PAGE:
Quarantine scores hole in one
1 June 2004
The Australian Quarantine and Inspection Service (AQIS) takes smuggling prohibited items very seriously, as a Singaporean woman discovered in Perth Magistrates Court today.
The passenger, a regular traveller to Australia, was fined almost $5,500 for failing to declare almost two kilograms of unidentified meat product, which was discovered when her golf bag was X-rayed.
Peter Lockwood, AQIS Assistant Regional Manager at Perth International Airport, says, “The passenger made no attempt to declare that she was carrying meat, but Quarantine is now screening 100 per cent of all passengers arriving in Australia from high-risk countries.
“An X-ray revealed her golf bag was carrying more than clubs, and a Quarantine inspector found packets of what we believe to be pork or beef. When we examined her other bags, we found a further two packets of the same product.”
Pork and beef products are restricted because they could introduce a range of livestock diseases — including foot and mouth disease — any of which could threaten Australia’s $32 billion dollar agriculture export industries.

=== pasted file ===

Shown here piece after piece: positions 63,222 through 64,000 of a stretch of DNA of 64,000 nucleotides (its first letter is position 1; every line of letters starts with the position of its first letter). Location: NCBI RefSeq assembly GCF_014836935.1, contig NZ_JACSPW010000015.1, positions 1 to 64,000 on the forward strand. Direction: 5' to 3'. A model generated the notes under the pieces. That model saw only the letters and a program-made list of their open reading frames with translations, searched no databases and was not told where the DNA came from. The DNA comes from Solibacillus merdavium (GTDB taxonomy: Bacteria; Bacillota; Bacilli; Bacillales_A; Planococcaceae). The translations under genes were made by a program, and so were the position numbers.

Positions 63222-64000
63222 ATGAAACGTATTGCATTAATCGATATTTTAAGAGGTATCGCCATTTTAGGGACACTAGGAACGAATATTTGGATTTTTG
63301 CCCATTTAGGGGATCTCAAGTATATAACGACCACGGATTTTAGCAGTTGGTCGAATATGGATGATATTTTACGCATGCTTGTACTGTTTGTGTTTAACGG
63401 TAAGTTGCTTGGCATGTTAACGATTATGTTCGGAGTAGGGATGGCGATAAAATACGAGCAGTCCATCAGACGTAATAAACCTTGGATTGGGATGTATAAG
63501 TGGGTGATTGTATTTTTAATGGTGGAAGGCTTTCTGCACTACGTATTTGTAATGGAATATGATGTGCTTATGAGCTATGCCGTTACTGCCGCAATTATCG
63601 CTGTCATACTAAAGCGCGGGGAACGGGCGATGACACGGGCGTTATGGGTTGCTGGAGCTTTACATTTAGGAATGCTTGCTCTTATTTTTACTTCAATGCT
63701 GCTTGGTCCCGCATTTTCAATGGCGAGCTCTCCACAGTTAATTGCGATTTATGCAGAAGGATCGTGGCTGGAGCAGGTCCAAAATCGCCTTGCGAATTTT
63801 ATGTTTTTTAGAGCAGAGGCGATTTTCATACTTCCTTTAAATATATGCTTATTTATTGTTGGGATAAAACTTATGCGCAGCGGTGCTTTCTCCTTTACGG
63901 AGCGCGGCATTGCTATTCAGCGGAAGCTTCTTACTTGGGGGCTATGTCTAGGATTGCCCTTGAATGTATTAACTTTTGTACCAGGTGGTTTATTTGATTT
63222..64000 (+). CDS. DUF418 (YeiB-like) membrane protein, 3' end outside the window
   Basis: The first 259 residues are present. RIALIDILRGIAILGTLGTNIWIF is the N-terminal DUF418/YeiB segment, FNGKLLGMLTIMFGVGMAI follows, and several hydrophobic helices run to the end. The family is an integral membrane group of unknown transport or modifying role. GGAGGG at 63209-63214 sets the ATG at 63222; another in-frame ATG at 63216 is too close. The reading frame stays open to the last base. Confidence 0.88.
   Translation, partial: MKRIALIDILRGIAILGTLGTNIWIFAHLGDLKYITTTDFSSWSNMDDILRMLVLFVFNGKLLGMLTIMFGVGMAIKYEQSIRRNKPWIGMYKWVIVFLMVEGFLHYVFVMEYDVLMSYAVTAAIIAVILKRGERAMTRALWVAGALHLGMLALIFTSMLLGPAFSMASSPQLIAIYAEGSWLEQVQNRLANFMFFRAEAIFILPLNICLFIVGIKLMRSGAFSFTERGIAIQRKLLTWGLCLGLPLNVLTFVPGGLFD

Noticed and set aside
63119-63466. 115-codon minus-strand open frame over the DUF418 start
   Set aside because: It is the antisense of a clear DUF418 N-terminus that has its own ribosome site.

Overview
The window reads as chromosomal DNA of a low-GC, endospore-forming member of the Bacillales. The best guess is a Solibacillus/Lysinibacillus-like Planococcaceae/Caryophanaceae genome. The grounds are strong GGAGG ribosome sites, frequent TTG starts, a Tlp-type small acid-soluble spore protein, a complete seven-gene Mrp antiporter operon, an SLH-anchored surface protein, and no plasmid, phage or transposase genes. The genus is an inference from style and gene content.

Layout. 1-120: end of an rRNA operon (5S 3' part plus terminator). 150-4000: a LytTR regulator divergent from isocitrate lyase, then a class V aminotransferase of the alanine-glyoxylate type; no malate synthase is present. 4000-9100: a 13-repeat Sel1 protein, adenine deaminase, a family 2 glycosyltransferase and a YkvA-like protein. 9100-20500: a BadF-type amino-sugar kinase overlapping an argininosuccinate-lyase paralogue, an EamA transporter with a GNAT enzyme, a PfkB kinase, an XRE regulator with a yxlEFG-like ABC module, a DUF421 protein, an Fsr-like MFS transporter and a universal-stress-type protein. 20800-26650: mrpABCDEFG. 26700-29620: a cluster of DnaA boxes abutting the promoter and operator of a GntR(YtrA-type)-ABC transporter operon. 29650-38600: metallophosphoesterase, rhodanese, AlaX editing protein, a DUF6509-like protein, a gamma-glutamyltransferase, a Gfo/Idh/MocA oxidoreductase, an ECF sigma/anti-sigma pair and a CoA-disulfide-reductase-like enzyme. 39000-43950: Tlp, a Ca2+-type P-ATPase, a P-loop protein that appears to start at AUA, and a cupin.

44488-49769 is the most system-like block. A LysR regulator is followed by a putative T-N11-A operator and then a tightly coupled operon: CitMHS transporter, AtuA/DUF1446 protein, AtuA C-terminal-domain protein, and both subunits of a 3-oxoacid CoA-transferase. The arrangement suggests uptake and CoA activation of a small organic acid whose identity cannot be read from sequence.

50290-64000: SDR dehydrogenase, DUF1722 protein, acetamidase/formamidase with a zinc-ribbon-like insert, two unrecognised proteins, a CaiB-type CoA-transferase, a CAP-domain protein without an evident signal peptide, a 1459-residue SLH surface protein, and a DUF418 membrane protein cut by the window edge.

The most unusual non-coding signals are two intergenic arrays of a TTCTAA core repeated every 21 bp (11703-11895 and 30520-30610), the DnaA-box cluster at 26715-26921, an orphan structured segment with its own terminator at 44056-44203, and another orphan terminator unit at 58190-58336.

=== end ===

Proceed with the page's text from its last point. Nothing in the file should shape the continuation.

Meat products could also carry bovine spongiform encephalitis, or ‘mad cow disease’, which has devastated livestock industries in many countries and which also threatens human health.
“With a son living in Perth, the passenger is a frequent traveller to Australia and can’t claim to be unaware of our Quarantine requirements,” Peter says.
“There’s no excuse for trying to smuggle items that could have such a huge impact on our environment, agriculture and economy . . . and because we use detector dogs, X-ray technology and physical inspection of passengers’ bags, there’s no point in trying.”
17 Jul 2006